The debate over mayoral control of New York City public schools remains a hot-button issue in Albany, as the Adams administration continues its push for a four-year extension. Adams has had a lot on his plate–in addition to his efforts to revive New York City following two years of the COVID-19, efforts to increase public safety amid a surge of gun violence nationwide, and efforts to construct affordable housing amid a homelessness crisis, he also found himself confronted with criticism from parents, students, and teachers regarding the mask mandates and COVID vaccination requirements.
But not all was lost. During his tenure, Adams helped restore funding for Gifted & Talented programming, introduced Asian American history into school curriculums, and helped usher a deal with Albany lawmakers to turn on speed cameras 24/7.
Mayoral control gives Adams the authority to hire and fire the Schools’ Chancellor along with nine of the 15 members on the Panel for Education Policy. It is a policy that has been around for the last twenty years, and yet despite support from Gov. Hochul, state lawmakers have indicated they may look to reduce the extension to a single year.
According to Chalkbeat, last month, Adams joined Chancellor David Banks for a rally on the steps of City Hall to plead his case with state legislators to continue and grant the administration the authority to oversee the city’s school system.
“The chancellor and I have laid out a bold new vision for our children and for the families that attend our public school system,” Adams said. “This is the first time in history where we have two men who grew up in the public school system with two different experiences — one dealing with a learning disability, another dealing with the Gifted and Talented program.” State Senator John Liu also told Pix11 News that while Adams will likely keep mayoral control, he expects changes to strengthen the ability of parents to give input and could even allow lawmakers to hold Adams accountable over his performance.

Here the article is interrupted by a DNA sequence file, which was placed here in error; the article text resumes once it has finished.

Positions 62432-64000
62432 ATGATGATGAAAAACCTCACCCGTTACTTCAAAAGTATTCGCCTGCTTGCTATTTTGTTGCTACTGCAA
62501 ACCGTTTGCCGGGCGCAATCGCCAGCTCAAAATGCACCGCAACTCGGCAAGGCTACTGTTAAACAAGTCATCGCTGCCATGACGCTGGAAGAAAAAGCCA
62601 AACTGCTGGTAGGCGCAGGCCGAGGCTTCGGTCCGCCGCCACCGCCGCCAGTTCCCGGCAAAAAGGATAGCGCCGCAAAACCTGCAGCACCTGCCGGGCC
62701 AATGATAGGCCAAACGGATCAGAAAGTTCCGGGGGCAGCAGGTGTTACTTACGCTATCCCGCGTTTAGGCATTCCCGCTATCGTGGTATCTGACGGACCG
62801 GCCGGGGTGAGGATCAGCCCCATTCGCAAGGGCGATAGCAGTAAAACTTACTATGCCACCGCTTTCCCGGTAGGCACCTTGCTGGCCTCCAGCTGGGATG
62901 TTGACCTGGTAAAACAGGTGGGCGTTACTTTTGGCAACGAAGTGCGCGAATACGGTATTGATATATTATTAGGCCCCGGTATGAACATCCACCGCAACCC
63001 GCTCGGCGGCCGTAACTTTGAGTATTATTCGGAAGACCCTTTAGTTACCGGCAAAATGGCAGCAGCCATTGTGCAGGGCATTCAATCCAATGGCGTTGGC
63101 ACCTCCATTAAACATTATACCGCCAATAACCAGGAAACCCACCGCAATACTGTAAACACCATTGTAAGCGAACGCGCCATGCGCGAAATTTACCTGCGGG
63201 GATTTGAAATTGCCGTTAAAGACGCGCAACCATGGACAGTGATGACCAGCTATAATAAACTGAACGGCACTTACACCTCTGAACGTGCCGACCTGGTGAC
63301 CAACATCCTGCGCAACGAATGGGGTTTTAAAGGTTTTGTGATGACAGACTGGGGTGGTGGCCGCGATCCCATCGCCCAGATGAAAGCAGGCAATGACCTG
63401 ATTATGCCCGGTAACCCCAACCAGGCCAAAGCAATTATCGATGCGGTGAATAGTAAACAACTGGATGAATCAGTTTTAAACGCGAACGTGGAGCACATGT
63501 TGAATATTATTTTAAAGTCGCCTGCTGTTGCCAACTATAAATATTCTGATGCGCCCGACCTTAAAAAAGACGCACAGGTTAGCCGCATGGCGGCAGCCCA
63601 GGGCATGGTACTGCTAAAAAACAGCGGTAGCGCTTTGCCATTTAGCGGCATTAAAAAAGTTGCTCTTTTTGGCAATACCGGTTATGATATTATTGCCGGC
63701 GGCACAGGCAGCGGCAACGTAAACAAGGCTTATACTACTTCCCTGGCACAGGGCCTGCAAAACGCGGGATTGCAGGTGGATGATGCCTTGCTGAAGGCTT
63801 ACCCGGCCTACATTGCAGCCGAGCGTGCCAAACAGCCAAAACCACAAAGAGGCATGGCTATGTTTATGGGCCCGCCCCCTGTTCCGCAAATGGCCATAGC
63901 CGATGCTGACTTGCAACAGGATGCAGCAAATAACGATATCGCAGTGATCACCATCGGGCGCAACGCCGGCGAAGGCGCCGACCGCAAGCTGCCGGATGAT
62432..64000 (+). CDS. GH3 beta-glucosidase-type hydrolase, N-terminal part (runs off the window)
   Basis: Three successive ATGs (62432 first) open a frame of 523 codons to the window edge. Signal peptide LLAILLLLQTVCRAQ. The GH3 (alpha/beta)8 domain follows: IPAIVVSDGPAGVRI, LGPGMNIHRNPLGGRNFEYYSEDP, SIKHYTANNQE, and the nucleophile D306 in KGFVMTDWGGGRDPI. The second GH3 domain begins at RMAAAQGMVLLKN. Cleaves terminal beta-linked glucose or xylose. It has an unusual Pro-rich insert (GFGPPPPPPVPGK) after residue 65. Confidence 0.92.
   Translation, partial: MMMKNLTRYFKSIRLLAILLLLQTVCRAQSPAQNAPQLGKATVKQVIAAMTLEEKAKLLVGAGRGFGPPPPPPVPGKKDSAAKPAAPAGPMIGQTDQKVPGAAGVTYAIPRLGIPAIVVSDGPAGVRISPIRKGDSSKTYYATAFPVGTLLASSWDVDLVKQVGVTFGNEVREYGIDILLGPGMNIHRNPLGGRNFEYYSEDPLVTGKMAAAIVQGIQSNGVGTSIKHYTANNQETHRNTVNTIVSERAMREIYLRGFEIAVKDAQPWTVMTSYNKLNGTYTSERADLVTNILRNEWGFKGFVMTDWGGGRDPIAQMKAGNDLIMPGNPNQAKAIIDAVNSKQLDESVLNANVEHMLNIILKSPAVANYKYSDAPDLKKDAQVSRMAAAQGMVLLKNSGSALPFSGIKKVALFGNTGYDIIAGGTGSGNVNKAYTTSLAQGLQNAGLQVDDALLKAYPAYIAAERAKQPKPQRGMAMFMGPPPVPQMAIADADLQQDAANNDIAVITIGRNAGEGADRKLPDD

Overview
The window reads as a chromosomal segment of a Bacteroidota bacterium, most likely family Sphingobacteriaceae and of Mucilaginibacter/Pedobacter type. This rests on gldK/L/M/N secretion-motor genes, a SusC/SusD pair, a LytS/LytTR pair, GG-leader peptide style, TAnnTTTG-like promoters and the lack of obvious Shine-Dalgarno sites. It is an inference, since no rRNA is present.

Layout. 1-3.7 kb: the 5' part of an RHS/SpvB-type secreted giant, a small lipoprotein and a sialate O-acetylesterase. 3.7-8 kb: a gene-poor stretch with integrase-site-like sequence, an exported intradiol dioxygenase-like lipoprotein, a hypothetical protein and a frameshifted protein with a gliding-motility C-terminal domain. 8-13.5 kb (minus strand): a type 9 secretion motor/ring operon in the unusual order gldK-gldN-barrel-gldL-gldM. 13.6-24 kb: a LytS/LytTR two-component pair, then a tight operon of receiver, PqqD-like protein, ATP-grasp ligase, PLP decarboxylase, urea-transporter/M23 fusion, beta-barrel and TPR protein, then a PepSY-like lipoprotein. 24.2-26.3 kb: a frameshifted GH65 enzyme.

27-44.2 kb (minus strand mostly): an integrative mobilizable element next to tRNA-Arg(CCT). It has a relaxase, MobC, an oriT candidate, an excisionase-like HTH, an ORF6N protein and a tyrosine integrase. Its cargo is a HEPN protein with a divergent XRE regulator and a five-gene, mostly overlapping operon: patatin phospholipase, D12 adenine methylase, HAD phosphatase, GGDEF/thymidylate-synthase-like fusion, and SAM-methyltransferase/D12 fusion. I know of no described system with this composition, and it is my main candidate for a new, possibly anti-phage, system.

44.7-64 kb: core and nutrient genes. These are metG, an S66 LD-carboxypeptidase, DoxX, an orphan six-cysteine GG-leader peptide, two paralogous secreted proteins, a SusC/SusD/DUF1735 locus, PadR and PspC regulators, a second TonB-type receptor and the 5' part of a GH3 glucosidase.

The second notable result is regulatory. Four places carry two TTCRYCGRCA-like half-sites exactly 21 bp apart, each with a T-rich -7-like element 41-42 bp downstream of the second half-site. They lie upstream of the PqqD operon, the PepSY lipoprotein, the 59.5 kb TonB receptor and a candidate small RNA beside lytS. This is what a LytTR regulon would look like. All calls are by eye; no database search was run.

“The likely outcome will be a system in which the mayor still has control, and therefore, we can hold him accountable for school success or failure, but a system that also provides a meaningful mechanism to bolster parental input,” Liu, who chairs the Senate’s committee on New York City education, told Chalkbeat in a recent interview. “That is the main issue — that parents feel they have no way to engage, that their suggestions and complaints aren’t even heard.”
Although it seems likely that state lawmakers will approve the revised extension, there are a number of issues facing the nation’s largest school system that still need to be addressed.
One key concern is chronic absenteeism in schools. Thanks largely to the pandemic, the rate of absenteeism over the past year has reached its highest level in over twenty years. Student enrollment is down, class participation is down, and keeping teachers in the City school system has been a struggle.
Another major concern is parent involvement. Several parents are in favor of returning control of city schools to the state in light of recent decisions by the Department of Education Chancellor Banks. The recent dismissal of District 30 Superintendent Philip Composto and District 24 Superintendent Madelene Chan had parents in a frenzy over Adams-controlled DOE, which they feel did not consider the input of parents before making such a major decision. DOE officials have since stated that they plan to allow the Superintendents to reapply for their jobs, despite the likelihood that they will be replaced.
However, some say that the effort of the Adams administration to be more inclusive has been an improvement from years past.
With mayoral control set to expire, New York State lawmakers have until the end of session to decide on Mayoral Control.